One Day in the Life of an Acute Care PT During Covid-19
Early in the morning I take the elevator up to the COVID unit wearing a procedural mask. I then don my N95 and face shield for the morning. I think to myself…did I get a good seal on my N95? Will my shield fog today? As I walk up to the closed door of my first patient's room, I have an arm full of supplies. Do I have everything I need? Once I go in, I cannot come back out. Now in the patient's room I find myself unnaturally shouting at the patient. I fear that the patient cannot hear me through my N95 and face shield and over the noisy oxygen system. As the patient and I work towards sitting on the edge of the bed, I am constantly assessing their vitals. How much activity will the patient tolerate today? Should we be progressing slower or faster? If we ambulate to the restroom, I won’t have access to monitoring vitals. And if there is a medical emergency, help can not arrive as fast as it did prior to COVID-19.
As the patient and I work together on progressing their mobility and cardiorespiratory endurance, I realize that I am more than a physical therapist to them during this pandemic. Patients often times open up to me about their feelings in isolation. I think to myself, how can I give this patient purpose and happiness during this brief period of time they are not alone in their room? We work on so much more than the physical therapy goals outlined in their chart. Sometimes we sit near the window and talk about life outside the hospital. Other times we might facetime a family member after we reach a new milestone. Being present when patients virtually contact loved ones can be quite emotional and fosters a new kind of PT to patient relationship. As the short amount of time spent in the patient's room comes to an end, I begin to think through the doffing process. As I sanitize my gloves prior to untying my gown, I remind myself to follow the steps and move slowly. The last thing I want to do is rush through this and infect myself. Once outside the patient's room, I prepare a discharge plan for the patient. Discharge to a SNF or AR is not an option while COVID-19 positive. So, is the patient safe to return home and self-quarantine? Or do they need to remain hospitalized for therapy in an acute care setting, away from family and in isolation?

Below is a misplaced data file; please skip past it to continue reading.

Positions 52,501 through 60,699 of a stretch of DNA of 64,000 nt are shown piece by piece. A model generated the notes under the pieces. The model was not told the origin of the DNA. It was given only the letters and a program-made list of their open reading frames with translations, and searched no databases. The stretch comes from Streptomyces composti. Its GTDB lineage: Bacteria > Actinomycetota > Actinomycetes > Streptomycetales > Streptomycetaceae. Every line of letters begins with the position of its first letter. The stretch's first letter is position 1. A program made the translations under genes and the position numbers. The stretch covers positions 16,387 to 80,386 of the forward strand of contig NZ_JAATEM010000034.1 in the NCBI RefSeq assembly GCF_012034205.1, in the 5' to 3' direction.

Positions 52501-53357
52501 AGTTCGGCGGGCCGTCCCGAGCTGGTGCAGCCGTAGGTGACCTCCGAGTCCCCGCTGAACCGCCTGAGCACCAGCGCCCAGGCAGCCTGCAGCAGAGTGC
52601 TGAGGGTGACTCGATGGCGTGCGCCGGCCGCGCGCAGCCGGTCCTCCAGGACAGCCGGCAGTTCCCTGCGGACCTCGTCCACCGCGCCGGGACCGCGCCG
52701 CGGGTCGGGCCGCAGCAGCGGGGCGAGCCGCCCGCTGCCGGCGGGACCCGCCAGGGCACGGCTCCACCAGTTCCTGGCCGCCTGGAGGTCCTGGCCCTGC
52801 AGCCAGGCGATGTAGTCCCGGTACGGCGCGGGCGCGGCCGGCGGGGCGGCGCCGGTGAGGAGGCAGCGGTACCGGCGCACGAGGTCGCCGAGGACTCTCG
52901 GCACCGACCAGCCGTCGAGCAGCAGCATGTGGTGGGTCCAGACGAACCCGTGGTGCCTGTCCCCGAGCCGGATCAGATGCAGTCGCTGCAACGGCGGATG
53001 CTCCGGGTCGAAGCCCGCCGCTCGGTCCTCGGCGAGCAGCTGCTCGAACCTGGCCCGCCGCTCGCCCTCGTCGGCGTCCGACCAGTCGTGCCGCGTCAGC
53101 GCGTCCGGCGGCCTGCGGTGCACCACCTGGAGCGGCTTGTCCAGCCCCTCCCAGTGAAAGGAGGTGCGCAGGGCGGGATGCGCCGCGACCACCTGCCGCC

At the end of my day as I take off my face shield and N95 I am tired and ready for a breath of fresh air. But more importantly, I am thankful. I am thankful that I am alive and well and that my family and friends are just a phone call away. I walk home from work thinking of all the people that helped me get through my day—occupational therapists, respiratory therapists, care transition nurses, registered nurses and our in-house Spanish interpreters. It takes a great team to make every day a success and at the end of every day I am grateful to my COVID team.
Kaitlyn Cornelius PT, DPT